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Fraser Bear: A Cub's Life Excerpt
Deep in their den, two baby bears snuggle against their mother's belly, drinking her rich, warm milk. Tiny and hairless and blind, they are as happy as they can be. As they drink, they make a humming sound, like the buzzing of bees.
Far away, in the ocean, thousands of chinook salmon begin their long journey home.
"There she is."
A man squeezes halfway into a hole in the tree, just above the bears' heads. The mother bear stirs as he jabs her in the shoulder with a needle.
She is asleep when he reaches down and lifts out the two cubs. Daylight strikes the male cub's eyelids, and he cries softly.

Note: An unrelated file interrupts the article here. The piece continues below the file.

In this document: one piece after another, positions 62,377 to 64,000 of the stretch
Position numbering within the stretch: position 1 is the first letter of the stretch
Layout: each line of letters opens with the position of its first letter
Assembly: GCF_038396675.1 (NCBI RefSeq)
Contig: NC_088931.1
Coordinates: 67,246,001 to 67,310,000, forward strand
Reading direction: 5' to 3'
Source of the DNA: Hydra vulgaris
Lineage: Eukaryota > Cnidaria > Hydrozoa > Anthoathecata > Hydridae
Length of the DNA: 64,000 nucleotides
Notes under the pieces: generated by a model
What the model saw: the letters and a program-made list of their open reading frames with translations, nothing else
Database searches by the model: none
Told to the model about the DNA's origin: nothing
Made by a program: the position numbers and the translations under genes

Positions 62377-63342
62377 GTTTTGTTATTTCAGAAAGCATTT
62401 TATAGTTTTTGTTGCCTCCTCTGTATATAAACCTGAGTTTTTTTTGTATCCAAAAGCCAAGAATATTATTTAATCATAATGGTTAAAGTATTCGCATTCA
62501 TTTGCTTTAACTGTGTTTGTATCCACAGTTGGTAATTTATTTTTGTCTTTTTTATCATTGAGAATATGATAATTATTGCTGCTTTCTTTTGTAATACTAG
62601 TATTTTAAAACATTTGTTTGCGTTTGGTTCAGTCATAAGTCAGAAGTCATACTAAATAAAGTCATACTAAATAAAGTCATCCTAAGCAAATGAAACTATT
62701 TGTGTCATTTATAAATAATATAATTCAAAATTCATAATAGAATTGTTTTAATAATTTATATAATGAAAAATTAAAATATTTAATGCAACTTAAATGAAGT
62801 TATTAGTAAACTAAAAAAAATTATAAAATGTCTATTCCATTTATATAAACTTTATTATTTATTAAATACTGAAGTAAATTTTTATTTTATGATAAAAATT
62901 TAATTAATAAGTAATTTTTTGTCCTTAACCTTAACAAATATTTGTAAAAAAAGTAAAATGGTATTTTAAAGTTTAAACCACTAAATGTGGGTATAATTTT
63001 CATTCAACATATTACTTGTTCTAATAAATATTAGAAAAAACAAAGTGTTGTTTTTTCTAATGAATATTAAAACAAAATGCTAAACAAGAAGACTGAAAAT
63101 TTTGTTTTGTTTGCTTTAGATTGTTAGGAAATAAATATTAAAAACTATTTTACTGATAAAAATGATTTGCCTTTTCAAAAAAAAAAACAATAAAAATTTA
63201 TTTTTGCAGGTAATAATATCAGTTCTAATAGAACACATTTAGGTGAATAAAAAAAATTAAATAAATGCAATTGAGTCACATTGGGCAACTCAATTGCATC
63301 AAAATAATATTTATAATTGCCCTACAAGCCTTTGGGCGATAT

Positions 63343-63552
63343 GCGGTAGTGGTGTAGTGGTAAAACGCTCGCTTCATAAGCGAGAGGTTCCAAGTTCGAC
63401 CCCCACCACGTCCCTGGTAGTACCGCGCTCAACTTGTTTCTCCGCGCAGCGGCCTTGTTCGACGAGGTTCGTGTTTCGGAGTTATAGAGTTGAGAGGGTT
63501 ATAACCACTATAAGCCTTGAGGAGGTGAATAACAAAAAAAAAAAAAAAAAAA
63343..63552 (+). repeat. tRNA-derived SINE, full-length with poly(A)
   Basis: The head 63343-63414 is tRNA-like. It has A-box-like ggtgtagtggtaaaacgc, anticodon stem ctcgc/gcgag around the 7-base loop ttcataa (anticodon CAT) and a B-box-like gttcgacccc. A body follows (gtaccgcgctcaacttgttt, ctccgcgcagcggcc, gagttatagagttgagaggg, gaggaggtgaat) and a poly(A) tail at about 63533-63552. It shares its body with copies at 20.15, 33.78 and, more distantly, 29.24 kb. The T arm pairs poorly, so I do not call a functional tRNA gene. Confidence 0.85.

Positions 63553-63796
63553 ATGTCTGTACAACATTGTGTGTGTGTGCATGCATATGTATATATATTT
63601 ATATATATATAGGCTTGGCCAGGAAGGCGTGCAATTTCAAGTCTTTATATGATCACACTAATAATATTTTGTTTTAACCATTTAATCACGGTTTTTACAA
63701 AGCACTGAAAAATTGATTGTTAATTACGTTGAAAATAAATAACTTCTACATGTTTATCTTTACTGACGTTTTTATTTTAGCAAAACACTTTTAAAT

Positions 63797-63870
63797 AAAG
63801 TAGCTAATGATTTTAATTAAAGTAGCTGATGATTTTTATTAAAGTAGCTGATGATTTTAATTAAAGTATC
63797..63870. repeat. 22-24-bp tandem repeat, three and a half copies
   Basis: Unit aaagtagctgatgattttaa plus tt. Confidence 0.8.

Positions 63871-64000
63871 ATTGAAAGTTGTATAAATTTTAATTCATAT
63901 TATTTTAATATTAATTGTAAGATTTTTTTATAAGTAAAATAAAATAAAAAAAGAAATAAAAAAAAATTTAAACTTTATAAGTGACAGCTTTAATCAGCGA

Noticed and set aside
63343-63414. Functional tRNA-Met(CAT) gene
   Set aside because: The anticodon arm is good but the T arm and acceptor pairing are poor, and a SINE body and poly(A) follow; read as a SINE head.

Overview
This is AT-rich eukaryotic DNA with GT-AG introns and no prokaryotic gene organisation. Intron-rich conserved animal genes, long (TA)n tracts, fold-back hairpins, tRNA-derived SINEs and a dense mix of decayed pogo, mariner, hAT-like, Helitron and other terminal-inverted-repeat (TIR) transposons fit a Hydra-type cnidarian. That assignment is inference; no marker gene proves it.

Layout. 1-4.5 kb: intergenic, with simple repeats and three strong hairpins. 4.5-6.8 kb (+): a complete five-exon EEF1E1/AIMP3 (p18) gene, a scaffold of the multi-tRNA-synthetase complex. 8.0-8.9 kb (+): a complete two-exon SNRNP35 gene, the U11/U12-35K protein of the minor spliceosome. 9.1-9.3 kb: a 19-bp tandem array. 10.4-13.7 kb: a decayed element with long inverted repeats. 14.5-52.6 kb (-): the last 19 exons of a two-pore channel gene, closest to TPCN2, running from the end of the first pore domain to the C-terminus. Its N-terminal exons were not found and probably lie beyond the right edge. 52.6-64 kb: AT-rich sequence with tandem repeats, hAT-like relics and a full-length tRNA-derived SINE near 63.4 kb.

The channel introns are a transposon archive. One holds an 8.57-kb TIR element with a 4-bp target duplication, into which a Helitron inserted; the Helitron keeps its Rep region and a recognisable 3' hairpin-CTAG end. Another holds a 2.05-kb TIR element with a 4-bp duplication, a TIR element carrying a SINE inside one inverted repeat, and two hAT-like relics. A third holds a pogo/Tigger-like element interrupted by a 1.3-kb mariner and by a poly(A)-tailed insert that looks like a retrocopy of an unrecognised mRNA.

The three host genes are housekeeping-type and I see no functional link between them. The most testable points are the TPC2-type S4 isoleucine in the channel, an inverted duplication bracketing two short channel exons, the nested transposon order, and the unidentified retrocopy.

"Oh, he's so cute! Can I hold him?" a voice says, the voice of a child.
Moments later, the tiny cub snuggles into his new spot under the child's coat. He senses his sister nearby and is content.
The child peers at the female cub. "Samantha," she says. "I name you Samantha. And you," she says, turning to the male bear, "I name you Fraser. Fraser Bear."
The man changes the mother bear's collar, weighs and measures her, and returns her to the tree. He places the cubs against their mother's chest.
It is time to go. The child walks away as slowly as she can.
One day, she hopes, she will see Fraser and Samantha again.
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